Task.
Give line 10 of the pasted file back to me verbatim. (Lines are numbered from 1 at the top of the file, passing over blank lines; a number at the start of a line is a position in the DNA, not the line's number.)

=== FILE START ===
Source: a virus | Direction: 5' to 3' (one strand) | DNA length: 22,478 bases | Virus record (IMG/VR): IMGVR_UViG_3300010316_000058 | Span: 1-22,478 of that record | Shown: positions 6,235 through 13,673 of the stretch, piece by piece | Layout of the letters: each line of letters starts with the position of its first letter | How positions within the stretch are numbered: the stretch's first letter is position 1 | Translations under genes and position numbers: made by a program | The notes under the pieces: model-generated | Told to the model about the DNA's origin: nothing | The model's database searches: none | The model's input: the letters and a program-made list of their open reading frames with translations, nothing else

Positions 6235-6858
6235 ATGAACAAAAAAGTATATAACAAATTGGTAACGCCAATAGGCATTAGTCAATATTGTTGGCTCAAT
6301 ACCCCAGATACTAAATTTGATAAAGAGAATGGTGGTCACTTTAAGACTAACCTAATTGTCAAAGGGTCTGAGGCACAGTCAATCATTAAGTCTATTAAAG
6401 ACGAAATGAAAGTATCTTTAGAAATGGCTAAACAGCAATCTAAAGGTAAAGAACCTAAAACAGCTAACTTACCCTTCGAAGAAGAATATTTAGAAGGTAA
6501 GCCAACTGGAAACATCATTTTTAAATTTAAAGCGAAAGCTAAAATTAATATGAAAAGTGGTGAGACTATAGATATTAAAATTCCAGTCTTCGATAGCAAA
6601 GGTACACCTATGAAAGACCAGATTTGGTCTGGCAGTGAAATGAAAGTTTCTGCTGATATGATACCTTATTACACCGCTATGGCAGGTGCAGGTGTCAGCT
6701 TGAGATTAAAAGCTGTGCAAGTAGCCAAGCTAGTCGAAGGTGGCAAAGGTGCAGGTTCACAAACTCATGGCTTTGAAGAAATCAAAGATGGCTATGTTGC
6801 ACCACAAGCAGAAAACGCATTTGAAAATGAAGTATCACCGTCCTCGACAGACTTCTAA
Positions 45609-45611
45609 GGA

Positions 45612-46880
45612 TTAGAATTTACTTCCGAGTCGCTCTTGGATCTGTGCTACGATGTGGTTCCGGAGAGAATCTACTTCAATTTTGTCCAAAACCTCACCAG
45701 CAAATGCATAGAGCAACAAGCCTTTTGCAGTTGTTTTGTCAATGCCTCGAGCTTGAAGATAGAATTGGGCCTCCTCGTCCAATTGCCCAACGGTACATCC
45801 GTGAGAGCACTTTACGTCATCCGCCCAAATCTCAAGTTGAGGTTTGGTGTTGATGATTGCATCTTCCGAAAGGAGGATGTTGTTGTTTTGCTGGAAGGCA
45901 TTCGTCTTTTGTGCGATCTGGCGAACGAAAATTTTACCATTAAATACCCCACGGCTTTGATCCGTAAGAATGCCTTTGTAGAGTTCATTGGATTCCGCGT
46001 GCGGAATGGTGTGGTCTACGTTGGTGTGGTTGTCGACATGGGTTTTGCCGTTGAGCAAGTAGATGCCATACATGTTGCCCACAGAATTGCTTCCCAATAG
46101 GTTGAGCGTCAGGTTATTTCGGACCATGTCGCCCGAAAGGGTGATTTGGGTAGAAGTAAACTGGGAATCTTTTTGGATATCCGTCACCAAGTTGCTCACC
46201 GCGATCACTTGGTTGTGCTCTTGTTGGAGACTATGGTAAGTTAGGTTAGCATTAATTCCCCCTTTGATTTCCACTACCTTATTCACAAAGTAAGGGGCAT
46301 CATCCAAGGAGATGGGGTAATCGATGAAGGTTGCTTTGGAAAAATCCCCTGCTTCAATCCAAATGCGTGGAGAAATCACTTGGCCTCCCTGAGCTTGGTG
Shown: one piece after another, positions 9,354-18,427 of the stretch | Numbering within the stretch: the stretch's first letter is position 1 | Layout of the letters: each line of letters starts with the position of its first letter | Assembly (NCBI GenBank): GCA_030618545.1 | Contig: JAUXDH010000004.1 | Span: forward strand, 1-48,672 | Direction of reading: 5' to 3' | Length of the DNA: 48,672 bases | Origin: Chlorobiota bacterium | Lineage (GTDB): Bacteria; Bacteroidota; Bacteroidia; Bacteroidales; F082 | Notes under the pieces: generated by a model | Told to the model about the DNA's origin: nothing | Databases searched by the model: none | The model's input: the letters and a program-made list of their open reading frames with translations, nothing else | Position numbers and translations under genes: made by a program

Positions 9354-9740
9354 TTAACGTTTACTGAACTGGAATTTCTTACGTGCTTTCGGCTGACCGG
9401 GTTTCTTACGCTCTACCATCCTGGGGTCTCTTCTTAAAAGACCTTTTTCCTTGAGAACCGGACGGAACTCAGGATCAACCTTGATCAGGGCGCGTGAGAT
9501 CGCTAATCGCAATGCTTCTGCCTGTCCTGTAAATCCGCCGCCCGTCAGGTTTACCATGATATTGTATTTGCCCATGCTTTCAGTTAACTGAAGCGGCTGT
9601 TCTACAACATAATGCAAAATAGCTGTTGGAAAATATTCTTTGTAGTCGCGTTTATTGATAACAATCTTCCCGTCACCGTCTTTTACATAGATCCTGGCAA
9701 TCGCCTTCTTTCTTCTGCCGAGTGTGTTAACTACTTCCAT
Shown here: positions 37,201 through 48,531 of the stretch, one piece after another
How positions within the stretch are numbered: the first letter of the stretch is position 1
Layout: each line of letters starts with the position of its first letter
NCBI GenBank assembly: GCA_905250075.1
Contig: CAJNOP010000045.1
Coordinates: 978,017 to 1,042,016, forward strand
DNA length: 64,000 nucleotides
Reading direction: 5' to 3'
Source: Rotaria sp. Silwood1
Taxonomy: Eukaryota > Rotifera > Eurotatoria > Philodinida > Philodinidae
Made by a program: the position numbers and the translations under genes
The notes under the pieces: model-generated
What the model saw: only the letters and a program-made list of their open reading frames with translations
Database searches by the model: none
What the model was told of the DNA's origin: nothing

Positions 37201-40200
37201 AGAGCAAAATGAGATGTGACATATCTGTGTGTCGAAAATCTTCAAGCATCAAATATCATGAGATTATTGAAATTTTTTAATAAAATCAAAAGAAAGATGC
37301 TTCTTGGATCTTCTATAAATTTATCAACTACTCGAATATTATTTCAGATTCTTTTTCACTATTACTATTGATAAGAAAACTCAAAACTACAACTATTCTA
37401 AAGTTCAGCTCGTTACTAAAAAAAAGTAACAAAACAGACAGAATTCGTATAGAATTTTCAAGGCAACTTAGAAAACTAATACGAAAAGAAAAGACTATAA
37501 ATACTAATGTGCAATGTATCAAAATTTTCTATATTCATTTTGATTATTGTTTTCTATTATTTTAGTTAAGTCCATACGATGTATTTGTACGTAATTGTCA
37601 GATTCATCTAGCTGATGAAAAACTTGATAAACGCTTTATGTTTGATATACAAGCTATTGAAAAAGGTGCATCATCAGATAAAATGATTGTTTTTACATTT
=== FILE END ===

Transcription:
Positions 45609-45611